There have been DAOs that offer more targeted investment opportunities, such as the ownership of NFT (point to our article) artwork and virtual gaming items. 

DAOs can also be organized around work, such as  Raid Guild, which is a decentralized group of builders and designers who are available to work on products within the crypto space.  MetaFactory  is organized around fashion and culture and sells the products they create. 


Possible Application Cases in The Future 

DAOs have many interesting uses and we’re only at the beginning of our design journey. DAOs will allow us to rapidly experiment with governance systems and quickly learn what works and what does not. One example of a DAO that uses futarchy to make decisions is one where members bet in prediction markets, and then use the outcomes of those markets as a guide. 

Meta-governance  will also be available when DAOs serve different protocols and get governance tokens back. DAOs will be able to vote and act as delegators in DAOs. 

A DAO with anonymous members is one possible use case. Members can gain a reputation without having to reveal their identities and build up their profiles in the DAO. This makes it possible for members to play on an even playing field. It also makes it easier to reward individual contributors, rather than catering to high-profile members who have a large following. 

Another use for DAOs is collective NFT art. Each member can vote on the attributes of an art piece and the overall piece will change according to their votes. 


Potential Cons of DAO 

DAOs can be a powerful way to organize, but they may have some limitations and are not the best system for all situations. Although DAOs are able to replace certain aspects of legal contracts with code and can save a lot of operational overhead, there may not be any legal protections beyond the rules outlined in smart contracts that facilitate the DAO. It can cause problems if the DAO’s control is centralized or unclearly defined. However, some DAOs might also be legal entities that facilitate the DAOs. The Wyoming Senate also passed a  Wyoming DAO bill  that would assist in the creation of legally recognized DAOs.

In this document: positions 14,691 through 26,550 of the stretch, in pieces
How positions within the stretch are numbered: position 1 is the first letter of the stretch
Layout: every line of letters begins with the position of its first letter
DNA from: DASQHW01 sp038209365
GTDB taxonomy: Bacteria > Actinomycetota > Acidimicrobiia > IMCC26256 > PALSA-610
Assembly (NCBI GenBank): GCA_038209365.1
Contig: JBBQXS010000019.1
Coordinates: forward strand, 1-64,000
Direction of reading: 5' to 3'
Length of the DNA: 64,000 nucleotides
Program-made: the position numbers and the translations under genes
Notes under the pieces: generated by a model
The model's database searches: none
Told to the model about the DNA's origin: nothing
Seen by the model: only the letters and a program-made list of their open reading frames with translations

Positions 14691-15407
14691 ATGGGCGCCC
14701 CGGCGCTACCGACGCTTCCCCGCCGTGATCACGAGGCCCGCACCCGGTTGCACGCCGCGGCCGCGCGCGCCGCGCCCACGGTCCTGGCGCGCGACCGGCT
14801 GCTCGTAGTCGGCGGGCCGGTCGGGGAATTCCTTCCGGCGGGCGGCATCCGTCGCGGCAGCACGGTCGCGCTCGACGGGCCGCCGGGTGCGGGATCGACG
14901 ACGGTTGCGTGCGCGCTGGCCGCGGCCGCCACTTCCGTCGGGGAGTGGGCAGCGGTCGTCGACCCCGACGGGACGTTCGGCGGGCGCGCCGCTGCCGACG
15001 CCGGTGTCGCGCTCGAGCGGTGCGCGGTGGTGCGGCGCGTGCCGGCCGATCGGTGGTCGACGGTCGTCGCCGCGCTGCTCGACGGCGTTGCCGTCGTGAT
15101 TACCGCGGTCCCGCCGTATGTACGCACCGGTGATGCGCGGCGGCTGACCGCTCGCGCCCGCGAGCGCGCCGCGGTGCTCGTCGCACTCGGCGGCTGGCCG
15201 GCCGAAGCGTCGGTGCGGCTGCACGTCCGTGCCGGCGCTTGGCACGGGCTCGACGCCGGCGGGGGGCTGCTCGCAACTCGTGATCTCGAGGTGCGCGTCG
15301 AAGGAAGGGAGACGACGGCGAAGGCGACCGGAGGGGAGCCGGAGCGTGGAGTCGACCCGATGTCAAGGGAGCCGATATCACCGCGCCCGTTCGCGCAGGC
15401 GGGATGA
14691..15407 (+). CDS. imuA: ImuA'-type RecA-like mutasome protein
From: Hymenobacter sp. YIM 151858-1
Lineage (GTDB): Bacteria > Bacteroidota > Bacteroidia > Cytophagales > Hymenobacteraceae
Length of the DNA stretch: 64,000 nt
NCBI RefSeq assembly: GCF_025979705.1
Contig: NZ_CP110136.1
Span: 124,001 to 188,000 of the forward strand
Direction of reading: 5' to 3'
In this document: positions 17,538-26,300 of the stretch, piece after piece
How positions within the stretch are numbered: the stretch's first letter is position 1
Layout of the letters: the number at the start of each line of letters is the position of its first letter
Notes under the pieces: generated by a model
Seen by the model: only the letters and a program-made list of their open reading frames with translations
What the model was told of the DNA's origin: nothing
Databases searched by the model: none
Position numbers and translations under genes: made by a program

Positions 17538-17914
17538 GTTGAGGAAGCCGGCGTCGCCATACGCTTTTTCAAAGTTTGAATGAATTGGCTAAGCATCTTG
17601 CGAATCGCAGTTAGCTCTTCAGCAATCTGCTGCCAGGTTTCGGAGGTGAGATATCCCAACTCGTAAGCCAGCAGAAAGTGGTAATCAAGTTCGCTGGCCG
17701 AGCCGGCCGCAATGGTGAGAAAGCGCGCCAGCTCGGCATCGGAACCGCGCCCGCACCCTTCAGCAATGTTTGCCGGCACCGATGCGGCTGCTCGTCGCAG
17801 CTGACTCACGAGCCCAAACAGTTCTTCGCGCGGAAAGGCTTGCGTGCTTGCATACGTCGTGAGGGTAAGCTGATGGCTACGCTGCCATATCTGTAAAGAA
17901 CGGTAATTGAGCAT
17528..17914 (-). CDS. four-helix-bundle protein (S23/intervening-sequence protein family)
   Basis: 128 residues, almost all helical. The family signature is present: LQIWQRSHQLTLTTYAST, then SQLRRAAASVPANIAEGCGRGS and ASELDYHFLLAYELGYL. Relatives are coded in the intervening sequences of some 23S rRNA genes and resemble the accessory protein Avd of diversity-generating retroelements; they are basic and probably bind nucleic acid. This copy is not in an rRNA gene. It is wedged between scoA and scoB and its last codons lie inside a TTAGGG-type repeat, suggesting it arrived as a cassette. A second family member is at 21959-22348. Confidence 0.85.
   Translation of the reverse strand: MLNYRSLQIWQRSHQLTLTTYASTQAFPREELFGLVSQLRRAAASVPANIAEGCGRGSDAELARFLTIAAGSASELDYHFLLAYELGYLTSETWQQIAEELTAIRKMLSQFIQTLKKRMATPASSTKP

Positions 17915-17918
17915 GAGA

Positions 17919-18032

It may be more difficult to coordinate and move quickly depending on the DAO’s setup than centralized leadership such as a CEO who makes quick decisions when needed. A DAO might set up quorums that are quick and establish requirements for how responsive DAO members must be. There could also be more centralization at the beginning when many decisions must be made. The DAO then decentralizes as time goes by in what is known as “progressive decentralization”. 

It is possible for some members to become apathetic and not want to vote. This is where voters will delegate to other members who are more informed and actively participate in voting. These representatives are often referred to as protocol lawmakers because they often campaign for votes to be delegated to them by DAO members, much like current politicians. There may be protocol lobbying groups trying to influence the decisions of these politicians. On the other hand, one-day DAOs might be major political institutions themselves and lobbying for them. 

Another problem is that open membership could cause lower quality and more noise in the DAO. However, these issues can be addressed by DAO screening processes and minimum token holding amounts. This will ensure that participants have some stake in the game and are incentivized for the DAO to succeed. 


Read More Post about DAO

What Is A DAO And How Does DAO Work?